It’ll be great to have another points friendly hotel which will presumably be more reasonably priced. As of now the hotel isn’t yet bookable as a Hyatt Regency (though you can still book it as a Four Points for stays after November 30), though I’m sure it will be soon. I’m curious to see what category it will be priced at.

Presently it’s an SPG Category 4 property, making a free night redemption 30,000 Marriott Rewards points.


If I had to guess, given that Hyatt Regency is a bit more upmarket, I suspect this will be a Category 5 or Category 6 Gold Passport property, making a free night redemption 20,000-25,000 points. I hope it’s a Category 5, but given what an expensive hotel market Sydney can be, I wouldn’t be surprised if it’s a Category 6.

Four Points by Sheraton Sydney (soon to be Hyatt Regency)

Bottom line

This is an exciting addition to Hyatt’s Australia portfolio, which is otherwise quite limited. While the Park Hyatt is an awesome property, it’s extremely aspirational, so not in most peoples’ budgets.

As someone who is both a Hyatt and Starwood loyalist, I’m excited about this change, since Starwood has two other properties in Sydney, and will soon have a few more, due to their takeover from Marriott.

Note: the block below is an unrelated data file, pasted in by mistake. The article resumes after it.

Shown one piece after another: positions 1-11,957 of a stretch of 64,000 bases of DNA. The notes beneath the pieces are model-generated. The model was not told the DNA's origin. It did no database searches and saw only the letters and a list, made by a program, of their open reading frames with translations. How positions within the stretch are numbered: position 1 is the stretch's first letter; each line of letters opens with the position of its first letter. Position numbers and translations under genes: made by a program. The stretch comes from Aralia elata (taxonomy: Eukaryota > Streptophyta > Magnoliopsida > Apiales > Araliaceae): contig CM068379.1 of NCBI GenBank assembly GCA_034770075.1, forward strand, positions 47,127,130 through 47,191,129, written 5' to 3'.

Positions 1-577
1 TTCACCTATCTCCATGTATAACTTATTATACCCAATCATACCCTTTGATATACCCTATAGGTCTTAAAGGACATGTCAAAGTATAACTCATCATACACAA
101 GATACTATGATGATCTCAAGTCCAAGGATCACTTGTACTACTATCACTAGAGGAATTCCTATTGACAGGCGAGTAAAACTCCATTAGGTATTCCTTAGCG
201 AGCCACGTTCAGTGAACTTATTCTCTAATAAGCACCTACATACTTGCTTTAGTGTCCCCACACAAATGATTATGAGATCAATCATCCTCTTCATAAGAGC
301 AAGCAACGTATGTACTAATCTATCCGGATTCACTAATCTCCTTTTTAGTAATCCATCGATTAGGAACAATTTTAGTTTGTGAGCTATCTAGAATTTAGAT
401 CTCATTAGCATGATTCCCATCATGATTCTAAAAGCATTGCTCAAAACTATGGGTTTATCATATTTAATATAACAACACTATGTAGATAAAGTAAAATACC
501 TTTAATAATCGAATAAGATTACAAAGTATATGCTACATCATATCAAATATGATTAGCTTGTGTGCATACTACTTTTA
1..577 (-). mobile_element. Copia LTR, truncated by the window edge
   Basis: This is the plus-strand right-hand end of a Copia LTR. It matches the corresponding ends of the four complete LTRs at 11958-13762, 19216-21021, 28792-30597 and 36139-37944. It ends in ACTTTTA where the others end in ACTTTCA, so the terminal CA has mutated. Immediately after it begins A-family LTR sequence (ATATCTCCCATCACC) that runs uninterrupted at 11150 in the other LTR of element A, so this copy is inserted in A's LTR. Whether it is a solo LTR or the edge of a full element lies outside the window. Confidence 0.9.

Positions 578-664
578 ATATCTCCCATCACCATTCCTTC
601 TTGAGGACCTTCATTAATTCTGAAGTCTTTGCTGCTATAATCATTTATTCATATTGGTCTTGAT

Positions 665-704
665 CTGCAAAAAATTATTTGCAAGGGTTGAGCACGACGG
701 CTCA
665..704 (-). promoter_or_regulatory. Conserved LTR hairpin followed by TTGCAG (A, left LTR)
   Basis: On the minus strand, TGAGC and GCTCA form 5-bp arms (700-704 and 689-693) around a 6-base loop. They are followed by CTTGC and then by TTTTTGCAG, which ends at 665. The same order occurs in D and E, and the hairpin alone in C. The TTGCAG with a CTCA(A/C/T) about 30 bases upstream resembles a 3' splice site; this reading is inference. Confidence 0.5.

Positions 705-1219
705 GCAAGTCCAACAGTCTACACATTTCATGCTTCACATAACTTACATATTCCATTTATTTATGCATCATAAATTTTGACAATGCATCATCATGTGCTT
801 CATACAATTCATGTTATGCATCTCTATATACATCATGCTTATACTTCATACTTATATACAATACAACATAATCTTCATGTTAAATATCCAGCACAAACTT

What do you make of the Four Points by Sheraton being rebranded as the Hyatt Regency Sydney?

  1. I stayed at that Four Points back in February. I actually wasn’t a huge fan of the location, but it is functional and not entirely unexpected for a lower-tier Sydney property. Plus, some of my annoyance is specific to my own kind of travel style. I pretty much do public transit everywhere, and being that it was summer, I was carrying a large backpack and the hotel is about a 10 minute walk from the nearest subway/metro station, which can lead to a winded and sweaty arrival. Guess that’s also kind of true of the Park Hyatt.

    But, happy to see this. Having only the Park Hyatt, which totally underwhelmed me at the cost in money or points, in the Hyatt portfolio in the entire city is not ideal.

  2. Oh wow! This is the hotel I usually stay at when I go to Sydney. I know this might sound like a really vague question, but roughly how much more would you guys expect the prices to rise? During my stays I have paid roughly AUD $350-400.


  3. I hope their standards are higher than at the Hyatt Regency in Perth. I stayed there recently and regretted not staying at the Four Points over by the arena. The Hyatt had a beautiful lobby, but the rest of the hotel was pretty sad.